Even though the Yukon has no active COVID-19 cases, and has recorded just 15 confirmed positives, the pandemic still tinged most of the debate during the legislative assembly's first full week.
Just as every shopping trip or social interaction now requires us to make epidemiological calculations when we go to a store or restaurant, policy questions are often COVID-19 questions, even when they're not immediately about the infectious disease itself.
Nowhere was that more clear than during question period in the legislature this week. Yukon's schools have thankfully remained free of COVID-19 thus far, but the pandemic has still managed to disrupt nearly every aspect of the Yukon's education system. That's why opposition MLAs had plenty to ask Education Minister Tracey-Anne McPhee.
First is the budget: the education department was one of only two departments to see its spending drop in the fall supplementary budget. (The other was Highways and Public Works, which saw spending drop by $10.5 million, because the department put off $22 million in capital spending even as operational costs spiked.)
Education spending is down $634,000. That's not much, considering the department's overall budget is $217 million. But it still had NDP MLA Liz Hanson and Yukon Party education critic Scott Kent calling for that money to be put back into COVID-19 prevention in schools, or returning high school students, who are currently attending half-days all week, to full-day classes.
"We know that educators and parents have identified the need to increase the number of educational assistants and provide greater mental health supports for students," Hanson said. "We have heard concerns from parents and teachers about a variety of shortcomings with the return-to-school plans."
McPhee said the drop in spending was simply the result of the April decision to shut schools down and have kids continue their studies at home. That meant a drop in overhead costs. And, McPhee added, departmental travel basically stopped for several weeks.
'This minister has continued to drag her feet,' opposition critic says
The Yukon Party also pressed McPhee on the status of $4.1 million in federal funding aimed at helping schools reopen safely. Kent sought details on where that cash will go, suggesting some of it should go toward resuming full-day classes.
"Over 40 days later, the government still won't tell us how they are spending that money," he said. "Despite jurisdictions across the country figuring this out right away, this minister has continued to drag her feet."
McPhee said that money will go to, among other things, more personal protective equipment, cleaning supplies and janitorial staff, more desks and whiteboards, as well as health and safety training for staff. But it was her statement that the money may not have arrived yet that had Kent's colleague, Lake Laberge MLA Brad Cathers, up in arms.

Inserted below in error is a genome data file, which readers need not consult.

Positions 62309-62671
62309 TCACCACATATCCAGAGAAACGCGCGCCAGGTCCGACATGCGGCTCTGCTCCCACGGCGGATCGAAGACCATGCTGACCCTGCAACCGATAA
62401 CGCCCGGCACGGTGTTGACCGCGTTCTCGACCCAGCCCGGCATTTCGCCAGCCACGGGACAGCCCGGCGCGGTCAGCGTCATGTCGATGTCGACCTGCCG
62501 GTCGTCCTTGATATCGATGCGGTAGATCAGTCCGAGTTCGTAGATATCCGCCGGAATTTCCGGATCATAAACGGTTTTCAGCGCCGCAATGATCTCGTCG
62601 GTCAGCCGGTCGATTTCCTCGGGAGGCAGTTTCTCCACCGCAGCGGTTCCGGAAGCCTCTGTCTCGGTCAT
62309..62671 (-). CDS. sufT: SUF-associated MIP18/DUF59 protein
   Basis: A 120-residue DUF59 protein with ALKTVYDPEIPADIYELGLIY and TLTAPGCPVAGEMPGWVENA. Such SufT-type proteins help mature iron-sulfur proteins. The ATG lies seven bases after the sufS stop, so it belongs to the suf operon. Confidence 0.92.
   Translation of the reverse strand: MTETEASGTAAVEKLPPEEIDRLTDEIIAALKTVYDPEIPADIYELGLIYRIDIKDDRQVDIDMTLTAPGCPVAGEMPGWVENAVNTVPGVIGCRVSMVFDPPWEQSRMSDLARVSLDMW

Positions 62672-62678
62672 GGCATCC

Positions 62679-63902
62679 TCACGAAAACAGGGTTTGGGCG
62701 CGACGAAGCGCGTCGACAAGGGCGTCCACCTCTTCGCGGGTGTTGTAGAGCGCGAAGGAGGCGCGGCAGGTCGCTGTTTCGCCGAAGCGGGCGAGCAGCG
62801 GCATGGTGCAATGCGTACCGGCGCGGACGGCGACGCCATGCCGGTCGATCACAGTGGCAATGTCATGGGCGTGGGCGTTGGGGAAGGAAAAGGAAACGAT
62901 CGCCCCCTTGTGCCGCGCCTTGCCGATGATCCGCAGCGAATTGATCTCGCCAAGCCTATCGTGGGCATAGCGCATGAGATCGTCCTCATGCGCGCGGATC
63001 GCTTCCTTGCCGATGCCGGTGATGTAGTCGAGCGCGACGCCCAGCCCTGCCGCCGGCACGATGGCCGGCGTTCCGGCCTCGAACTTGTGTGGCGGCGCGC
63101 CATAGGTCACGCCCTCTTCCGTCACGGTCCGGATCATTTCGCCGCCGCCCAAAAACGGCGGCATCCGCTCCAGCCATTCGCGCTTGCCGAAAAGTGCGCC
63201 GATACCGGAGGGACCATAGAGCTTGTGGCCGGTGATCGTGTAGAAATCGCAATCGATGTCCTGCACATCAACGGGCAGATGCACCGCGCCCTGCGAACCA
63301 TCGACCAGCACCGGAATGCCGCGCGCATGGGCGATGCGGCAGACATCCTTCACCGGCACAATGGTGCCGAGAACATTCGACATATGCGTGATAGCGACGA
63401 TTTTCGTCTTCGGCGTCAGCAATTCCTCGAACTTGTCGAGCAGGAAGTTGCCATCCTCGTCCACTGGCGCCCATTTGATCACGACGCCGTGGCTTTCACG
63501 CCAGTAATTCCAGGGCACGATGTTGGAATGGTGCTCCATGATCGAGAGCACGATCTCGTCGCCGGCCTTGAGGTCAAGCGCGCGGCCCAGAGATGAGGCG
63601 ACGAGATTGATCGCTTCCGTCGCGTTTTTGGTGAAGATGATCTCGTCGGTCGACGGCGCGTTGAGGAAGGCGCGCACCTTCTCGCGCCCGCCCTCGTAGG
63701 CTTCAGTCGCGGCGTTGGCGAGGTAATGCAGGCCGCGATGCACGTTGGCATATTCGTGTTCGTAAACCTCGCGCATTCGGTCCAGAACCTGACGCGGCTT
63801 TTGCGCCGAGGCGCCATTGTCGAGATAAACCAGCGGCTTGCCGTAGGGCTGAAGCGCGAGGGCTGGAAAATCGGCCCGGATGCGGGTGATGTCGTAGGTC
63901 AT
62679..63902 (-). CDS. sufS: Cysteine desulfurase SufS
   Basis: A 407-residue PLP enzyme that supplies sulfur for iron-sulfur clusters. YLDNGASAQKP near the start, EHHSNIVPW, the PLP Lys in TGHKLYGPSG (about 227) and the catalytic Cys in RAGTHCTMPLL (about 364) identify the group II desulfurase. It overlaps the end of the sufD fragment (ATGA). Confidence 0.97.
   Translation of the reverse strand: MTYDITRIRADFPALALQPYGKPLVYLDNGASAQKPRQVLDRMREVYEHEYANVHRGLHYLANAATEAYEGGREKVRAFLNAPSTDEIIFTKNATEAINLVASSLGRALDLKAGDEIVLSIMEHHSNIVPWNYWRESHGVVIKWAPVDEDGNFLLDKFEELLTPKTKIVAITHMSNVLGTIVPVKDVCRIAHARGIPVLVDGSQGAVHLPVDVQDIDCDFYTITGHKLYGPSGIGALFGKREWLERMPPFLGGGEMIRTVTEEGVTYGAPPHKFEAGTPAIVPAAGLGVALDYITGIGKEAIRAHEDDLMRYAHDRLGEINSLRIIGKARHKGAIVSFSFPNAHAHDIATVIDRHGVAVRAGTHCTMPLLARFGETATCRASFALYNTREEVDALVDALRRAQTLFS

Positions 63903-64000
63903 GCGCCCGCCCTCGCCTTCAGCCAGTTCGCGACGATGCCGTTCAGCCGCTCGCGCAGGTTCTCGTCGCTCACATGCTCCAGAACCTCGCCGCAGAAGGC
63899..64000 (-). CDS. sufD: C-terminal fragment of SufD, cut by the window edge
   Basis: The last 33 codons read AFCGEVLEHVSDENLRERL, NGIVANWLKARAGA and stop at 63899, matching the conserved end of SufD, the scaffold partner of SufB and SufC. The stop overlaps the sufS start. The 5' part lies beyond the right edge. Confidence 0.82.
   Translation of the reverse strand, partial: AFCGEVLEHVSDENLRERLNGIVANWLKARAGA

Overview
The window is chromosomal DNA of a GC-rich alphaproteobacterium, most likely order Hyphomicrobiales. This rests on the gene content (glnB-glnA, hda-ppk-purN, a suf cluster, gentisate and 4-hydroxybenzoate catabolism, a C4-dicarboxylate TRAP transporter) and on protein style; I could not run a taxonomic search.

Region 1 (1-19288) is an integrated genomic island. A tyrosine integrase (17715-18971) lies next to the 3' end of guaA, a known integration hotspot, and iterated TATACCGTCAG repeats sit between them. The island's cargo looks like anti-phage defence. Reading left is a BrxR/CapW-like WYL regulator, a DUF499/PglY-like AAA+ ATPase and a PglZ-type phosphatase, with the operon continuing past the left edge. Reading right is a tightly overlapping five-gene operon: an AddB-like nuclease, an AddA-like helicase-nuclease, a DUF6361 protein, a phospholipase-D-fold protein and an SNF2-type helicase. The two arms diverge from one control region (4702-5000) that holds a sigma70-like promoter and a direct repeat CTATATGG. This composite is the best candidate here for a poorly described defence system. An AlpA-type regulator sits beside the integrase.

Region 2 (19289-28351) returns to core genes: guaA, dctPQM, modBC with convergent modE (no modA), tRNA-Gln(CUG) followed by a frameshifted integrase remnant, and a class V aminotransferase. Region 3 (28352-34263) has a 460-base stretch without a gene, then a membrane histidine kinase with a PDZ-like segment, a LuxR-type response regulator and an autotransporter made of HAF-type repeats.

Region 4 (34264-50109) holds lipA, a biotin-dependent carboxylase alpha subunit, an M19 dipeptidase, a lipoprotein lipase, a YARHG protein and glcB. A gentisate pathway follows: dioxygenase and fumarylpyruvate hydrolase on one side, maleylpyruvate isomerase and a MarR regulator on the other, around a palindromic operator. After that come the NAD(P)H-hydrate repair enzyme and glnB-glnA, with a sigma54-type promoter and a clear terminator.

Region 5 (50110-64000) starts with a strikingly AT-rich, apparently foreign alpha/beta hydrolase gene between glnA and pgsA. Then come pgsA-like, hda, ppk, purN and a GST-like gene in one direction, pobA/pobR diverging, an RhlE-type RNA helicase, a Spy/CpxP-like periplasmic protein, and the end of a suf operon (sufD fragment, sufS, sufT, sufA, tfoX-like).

He said it was "both surprising and concerning." It's perhaps half surprising. The original government news release reads that half the money was to come at the time in August and half in January.
"I have no concern whatsoever that the commitment from the federal government has been made and that those funds are on their way to the Yukon territory," McPhee said. "Maybe they've arrived. As I said, those checks don't get opened by me."
Mad about MAD
The Liberals also continue to take heat over their decision to move the Music, Arts and Drama (MAD) program from the Wood Street Centre downtown to a portable at Porter Creek Secondary. That move was protested by the program's students and parents at the time and they're still, uh, mad about it.
Students said this week they face bullying at Porter Creek and the new space is woefully inadequate. To top it all off, parents complained this week that school staff removed a bunch of the program's supplies from a storage closet, destination unknown, and changed the locks.
"No notice was given and no permission asked," said NDP Leader Kate White.
McPhee acknowledged that may have been a mistake by the department. But she would not offer any details about possible future locations for the MAD program: students have called for an alternative site, such the Guild Hall or the Yukon Arts Centre, to host the program. The Yukon Party's Kent asked McPhee to confirm the program would eventually return to Wood Street.
Speaking to reporters later, McPhee appeared to lose patience with this line of questioning. She said her department is looking at future options for MAD, including the Guild Hall and arts centre, but she would not say that the goal is to return MAD to Wood Street.
"If I say black the opposition will say white, if I say white, they say black. That's their job, that's great. I have no trouble with that," McPhee said. "The issue is that I'm taking criticism and our government is taking criticism for having decided that this MAD program should have opened up at Porter Creek Secondary...."
"What I'm hoping and what I'm encouraging and what our department is doing is working with teachers and administrators that work in this area to determine what is the best solution going forward."
This answer likely won't satisfy either MAD students and parents or the opposition. And these questions, rather like COVID-19 itself, won't be going away any time soon.